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Local News

  • TEA Party draws crowd in D.C.

    WASHINGTON, D.C.—“Give me liberty, not debt” was among signs raised as a crowd of 2,000 gathered for a TEA Party in front of the U.S. Capitol on the Fourth of July.

    The TEA Party—an acronym for Taxed Enough Already—has been one of dozens staged around the country, a rally for participants protesting rampant federal spending.

  • Realtors see increase in activity; buyers seeking deals

    Brunswick County Realtors sold more homes in May than April, and the latest reports from local real estate agents indicate an unusually busy summer.

    Most agents agree potential homebuyers are still looking for deals such as foreclosures and short sales, and buyers and sellers are, in some cases, meeting in the middle.

    In April, agents sold 141 homes in Brunswick County. That number grew to 170 in May, a decrease of two from May 2008, according to the latest information from the North Carolina Association of Realtors.

  • Calabash OKs sewer not to exceed $5,500 per parcel

    CALABASH—Town commissioners unanimously approved the entire Calabash wastewater treatment collection project Monday at an assessment fee not to exceed $5,500 per lot.

    Residents will be able to pay sewer assessments during a 10-year period.

    Commissioners also approved transferring appropriated funds of $350,000 from the town’s capital-project Fund 65 for sewer expansion to reduce assessment fees to Calabash property owners.

    The vote came at the end of a specially called meeting Monday that lasted two and a half hours.

  • Carolina Shores commissioners approve November referendum, contract for assistant administrator

    CAROLINA SHORES—Town commissioners voted 3-2 Tuesday to set a November referendum on changing the town’s form of government.

    A majority of commissioners also voted to negotiate a contract for assistant town administrator Amanda Chestnut.

    The referendum is the result of a petition signed by 830 registered voters that was presented to the board of commissioners at their monthly workshop Monday morning.

    That number exceeded the required 10 percent or 275 voter signatures required to have a referendum.

  • Planning board to take another look at island setbacks

    SUNSET BEACH—The town planning board last week voted to review proposed property setbacks in the island business district and get input from citizens.

    Some of that input came at the July 2 meeting, when island business owners outlined the challenges of trying to operate in the spaces they have.

    In June, the board approved a proposal to increase rear and side-yard setbacks for businesses that abut residential property in the beach business district.

  • Area events scheduled for 4th of July fun

    Saturday, July 4, will be celebrated with a parade beginning at 11 a.m. The route will travel down Moore and Howe streets. Food and concessions will be served along Howe Street from 10 a.m.-10 p.m. The evening and Fourth of July celebration will conclude with fireworks at the waterfront at 9 p.m.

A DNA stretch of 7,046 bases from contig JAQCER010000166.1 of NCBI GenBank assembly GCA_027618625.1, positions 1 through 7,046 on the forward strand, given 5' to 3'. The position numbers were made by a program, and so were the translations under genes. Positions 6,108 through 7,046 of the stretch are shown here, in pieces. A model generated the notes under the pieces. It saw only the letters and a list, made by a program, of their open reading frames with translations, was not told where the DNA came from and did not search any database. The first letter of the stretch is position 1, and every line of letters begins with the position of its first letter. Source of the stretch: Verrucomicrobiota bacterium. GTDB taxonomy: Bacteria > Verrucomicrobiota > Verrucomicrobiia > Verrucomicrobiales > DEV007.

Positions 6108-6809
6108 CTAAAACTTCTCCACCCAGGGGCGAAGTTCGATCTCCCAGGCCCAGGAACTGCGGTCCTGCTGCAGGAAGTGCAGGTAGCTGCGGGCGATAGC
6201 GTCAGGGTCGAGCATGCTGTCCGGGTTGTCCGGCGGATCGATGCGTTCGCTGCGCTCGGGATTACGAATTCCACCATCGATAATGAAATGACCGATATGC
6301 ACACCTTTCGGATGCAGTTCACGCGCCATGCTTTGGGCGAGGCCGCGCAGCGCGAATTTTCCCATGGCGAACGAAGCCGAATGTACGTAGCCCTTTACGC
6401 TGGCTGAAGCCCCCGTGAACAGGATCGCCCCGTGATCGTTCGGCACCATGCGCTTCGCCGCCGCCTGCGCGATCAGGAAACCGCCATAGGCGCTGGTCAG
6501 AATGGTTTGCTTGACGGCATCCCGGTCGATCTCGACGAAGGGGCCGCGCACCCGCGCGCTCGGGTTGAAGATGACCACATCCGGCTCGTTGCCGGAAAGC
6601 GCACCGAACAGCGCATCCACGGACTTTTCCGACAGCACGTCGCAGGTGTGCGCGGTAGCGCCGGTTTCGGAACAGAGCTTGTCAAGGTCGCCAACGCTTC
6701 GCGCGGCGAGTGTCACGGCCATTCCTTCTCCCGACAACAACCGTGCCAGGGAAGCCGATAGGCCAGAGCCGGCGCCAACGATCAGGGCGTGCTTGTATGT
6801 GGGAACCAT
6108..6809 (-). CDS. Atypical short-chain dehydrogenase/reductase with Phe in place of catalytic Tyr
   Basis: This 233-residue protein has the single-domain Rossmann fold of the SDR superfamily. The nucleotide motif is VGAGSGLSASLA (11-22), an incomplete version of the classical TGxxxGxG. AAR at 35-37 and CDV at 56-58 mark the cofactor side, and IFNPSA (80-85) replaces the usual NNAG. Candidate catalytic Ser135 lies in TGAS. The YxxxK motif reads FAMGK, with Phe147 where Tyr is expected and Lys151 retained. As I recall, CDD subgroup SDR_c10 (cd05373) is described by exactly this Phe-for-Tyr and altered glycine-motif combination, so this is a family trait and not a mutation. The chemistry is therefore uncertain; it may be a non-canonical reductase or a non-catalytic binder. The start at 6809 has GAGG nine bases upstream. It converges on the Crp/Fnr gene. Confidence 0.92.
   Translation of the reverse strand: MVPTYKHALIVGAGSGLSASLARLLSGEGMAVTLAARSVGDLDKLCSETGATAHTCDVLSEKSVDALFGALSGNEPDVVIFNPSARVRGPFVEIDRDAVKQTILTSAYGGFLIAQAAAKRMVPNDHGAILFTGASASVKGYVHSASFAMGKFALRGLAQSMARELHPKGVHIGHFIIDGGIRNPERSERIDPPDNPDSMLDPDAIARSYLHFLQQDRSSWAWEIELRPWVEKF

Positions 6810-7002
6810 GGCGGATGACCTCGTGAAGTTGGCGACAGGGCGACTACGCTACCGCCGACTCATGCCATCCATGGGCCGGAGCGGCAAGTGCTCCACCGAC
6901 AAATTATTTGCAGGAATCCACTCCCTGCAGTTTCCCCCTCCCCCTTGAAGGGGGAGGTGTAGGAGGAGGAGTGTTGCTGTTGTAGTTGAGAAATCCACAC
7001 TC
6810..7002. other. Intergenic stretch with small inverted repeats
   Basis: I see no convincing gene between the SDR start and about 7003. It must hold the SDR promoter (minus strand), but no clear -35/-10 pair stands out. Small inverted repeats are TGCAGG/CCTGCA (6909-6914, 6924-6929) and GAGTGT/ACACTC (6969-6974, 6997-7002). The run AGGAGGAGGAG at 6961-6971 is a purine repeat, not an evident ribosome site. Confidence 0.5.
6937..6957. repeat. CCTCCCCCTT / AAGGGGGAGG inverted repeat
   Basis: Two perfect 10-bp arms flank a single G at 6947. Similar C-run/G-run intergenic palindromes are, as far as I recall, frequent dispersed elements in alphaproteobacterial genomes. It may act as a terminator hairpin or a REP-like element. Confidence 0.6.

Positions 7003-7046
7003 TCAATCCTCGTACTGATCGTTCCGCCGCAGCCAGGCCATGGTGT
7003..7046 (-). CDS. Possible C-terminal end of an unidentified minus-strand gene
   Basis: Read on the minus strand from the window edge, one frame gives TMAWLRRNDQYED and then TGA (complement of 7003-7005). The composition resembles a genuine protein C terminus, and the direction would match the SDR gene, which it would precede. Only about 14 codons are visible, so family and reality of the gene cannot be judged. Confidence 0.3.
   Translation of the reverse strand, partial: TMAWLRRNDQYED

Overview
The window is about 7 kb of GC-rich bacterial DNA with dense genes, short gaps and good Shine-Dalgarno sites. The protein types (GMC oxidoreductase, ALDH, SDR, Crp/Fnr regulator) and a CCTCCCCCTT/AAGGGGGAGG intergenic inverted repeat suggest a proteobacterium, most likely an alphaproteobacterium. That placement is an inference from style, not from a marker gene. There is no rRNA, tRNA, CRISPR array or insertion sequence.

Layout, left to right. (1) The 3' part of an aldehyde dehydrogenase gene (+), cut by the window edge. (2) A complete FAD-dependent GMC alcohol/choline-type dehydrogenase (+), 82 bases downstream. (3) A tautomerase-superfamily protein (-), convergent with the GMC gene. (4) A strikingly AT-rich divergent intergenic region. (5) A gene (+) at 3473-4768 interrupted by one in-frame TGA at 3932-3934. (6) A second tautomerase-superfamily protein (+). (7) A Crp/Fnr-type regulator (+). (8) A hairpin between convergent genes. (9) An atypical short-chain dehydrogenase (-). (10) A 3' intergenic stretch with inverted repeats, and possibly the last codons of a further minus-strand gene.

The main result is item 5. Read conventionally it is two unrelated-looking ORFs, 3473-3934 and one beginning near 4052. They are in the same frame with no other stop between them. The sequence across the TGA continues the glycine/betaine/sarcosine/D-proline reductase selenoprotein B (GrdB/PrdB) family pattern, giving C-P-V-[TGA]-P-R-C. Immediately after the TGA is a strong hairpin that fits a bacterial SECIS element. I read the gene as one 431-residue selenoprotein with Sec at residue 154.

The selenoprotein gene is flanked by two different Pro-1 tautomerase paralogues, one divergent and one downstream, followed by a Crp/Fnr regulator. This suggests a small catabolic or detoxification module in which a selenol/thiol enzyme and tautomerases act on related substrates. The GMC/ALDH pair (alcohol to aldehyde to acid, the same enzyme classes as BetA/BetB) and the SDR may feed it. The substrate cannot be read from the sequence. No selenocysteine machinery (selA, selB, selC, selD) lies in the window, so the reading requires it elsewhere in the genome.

For a complete listing of the Fourth of July Festival events, visit www.nc4thofjuly.com.

    OCEAN ISLE BEACH

  • Candidate filings for municipal elections open today

    The candidate-filing period for the 2009 municipal elections begins Monday.

    Filing for the Nov. 3, 2009, municipal election opens at 8:30 a.m. Monday, July 6, and runs until noon Friday, July 17, at the Brunswick County Board of Elections in Bolivia. The 2009 elections are for municipalities, sanitary districts and Dosher Memorial Hospital trustees.

    The following seats are up for election:

    •Bald Head Island: Mayor and one councilman seat

    •Belville: Mayor and two commissioners’ seats

  • UPDATE: Health department officials begin reading TB skin-test results

    BOLIVIA—County health department officials have read about 250 of the nearly 400 tuberculosis skin tests administered after a Brunswick County Detention Center inmate tested positive for TB.

    Twenty-eight positive skin tests have been identified as of Thursday afternoon.

    “We have had some positives, but the reading is just getting underway,” Brunswick County Health Director Don Yousey wrote in an e-mail to the Beacon.

  • Confirmed case of tuberculosis linked to jail

    A former Brunswick County inmate had a positive skin test for tuberculosis, while a second inmate who tested positive for the disease was transferred to a different detention facility.

    Brunswick County Health Director Don Yousey on Wednesday said two possible cases of TB have been linked to the Brunswick County Detention Center.

    “There was a case who came to us Friday,” Yousey said. “We traced his exposure back to the jail.”

  • Experts raise environmental concerns over planned terminal

    SOUTHPORT—A new international terminal proposed for 600 acres near Southport and Boiling Spring Lakes could potentially pollute the Cape Fear River with petrochemicals, construction waste material, cleaning compounds, stormwater runoff and invasive species, environmental experts told citizens gathered at the Southport Community Building last week.

    In addition, dredging a deepwater channel between the ocean and the Cape Fear River could destroy nursery areas for a number of marine animals.